The Geological Time Scale has been put together over the last 200 years.
William Smith was one of the first to explore geological time in an organised way.
He had always been interested in fossils, but in 1794 he was employed to survey the route of a new canal.
He saw that particular layers of rock lay at a slight angle on top of each other, and each layer had its own set of fossils.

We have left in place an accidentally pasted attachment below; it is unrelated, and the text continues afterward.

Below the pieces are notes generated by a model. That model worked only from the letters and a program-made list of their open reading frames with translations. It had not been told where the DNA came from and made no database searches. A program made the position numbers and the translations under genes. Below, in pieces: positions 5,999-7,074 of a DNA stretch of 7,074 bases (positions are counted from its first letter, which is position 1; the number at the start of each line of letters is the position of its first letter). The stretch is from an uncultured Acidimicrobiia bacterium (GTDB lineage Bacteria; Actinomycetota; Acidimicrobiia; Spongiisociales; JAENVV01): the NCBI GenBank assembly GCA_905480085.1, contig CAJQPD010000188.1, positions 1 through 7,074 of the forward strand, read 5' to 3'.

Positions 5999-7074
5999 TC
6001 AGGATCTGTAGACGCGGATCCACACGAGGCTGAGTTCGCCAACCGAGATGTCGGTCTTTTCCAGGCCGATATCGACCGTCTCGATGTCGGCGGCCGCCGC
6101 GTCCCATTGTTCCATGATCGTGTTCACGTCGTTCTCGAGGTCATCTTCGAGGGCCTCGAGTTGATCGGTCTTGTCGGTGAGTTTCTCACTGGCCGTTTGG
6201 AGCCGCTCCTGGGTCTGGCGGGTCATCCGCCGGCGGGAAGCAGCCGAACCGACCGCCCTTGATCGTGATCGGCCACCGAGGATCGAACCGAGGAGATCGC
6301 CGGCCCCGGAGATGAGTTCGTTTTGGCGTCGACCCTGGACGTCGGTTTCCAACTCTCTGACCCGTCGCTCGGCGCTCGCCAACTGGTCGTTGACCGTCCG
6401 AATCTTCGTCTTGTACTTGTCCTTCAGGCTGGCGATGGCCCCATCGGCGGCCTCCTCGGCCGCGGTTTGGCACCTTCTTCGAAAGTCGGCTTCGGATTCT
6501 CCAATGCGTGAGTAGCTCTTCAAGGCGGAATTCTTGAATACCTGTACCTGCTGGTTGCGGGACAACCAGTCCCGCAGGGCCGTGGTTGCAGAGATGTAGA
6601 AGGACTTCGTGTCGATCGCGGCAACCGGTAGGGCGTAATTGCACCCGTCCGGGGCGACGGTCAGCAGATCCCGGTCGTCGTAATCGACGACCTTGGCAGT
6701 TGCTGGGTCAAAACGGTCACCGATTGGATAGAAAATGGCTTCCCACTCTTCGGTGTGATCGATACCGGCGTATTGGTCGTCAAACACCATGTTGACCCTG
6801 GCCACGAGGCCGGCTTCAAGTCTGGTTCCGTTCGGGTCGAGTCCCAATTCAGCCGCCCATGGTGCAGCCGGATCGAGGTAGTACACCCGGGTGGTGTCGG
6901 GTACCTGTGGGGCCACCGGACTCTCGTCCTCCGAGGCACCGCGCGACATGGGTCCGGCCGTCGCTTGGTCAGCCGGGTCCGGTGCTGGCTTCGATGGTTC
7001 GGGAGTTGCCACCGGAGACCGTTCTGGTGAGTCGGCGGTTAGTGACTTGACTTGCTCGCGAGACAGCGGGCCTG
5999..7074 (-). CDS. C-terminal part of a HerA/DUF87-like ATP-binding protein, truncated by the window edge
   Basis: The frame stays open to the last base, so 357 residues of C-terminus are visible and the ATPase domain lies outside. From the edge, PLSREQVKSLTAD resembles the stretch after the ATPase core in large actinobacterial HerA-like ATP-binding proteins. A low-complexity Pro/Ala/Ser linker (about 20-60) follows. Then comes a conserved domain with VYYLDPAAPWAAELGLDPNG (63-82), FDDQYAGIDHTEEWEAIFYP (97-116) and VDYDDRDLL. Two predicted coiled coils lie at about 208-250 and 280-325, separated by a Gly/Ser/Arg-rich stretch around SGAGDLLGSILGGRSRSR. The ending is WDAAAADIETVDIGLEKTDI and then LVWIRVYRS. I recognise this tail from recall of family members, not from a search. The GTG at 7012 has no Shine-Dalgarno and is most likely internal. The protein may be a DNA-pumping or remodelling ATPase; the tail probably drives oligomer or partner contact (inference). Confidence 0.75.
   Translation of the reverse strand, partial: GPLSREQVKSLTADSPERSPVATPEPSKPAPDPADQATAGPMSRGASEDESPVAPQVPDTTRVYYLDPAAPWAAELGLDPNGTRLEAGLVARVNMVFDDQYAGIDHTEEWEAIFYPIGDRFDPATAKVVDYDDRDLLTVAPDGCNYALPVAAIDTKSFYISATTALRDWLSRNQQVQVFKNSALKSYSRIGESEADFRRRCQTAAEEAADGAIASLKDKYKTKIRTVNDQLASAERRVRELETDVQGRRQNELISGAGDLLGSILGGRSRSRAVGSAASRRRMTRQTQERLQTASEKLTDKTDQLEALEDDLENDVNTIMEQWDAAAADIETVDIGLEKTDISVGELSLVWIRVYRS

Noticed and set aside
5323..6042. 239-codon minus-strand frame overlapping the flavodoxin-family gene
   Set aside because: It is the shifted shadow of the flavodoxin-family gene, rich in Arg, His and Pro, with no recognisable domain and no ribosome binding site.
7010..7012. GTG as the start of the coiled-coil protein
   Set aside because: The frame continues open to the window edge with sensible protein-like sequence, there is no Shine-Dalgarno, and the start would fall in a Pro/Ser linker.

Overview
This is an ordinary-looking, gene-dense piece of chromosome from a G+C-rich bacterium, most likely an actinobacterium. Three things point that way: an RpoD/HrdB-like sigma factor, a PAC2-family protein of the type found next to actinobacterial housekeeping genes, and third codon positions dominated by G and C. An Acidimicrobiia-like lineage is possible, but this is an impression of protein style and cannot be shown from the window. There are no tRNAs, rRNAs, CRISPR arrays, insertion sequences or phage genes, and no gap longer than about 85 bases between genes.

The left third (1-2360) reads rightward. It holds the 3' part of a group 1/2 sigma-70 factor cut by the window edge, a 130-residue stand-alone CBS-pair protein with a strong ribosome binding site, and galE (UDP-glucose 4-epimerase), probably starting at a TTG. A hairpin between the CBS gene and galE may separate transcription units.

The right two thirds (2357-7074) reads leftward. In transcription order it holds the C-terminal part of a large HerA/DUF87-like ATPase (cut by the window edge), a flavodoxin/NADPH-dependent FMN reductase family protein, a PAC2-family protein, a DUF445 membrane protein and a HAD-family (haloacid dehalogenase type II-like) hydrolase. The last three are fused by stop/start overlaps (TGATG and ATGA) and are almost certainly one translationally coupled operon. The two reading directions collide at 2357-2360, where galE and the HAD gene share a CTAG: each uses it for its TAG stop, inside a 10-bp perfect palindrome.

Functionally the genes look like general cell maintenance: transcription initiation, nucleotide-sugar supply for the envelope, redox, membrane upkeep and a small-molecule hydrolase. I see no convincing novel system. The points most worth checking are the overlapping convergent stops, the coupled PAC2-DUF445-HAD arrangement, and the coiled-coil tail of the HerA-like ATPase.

Here is one diagram he drew of part of southern England.
It runs from the West, near the River Severn at Tewkesbury, to near London at the East.
These rocks fit into the modern version of the time scale - they are Jurassic and Cretaceous strata.
In 1815 William Smith published his first Geological Map of England and Wales.
This area covers a similar part of England as the cross-section above.
200 years on, this will be marked by events organised by many different organisations.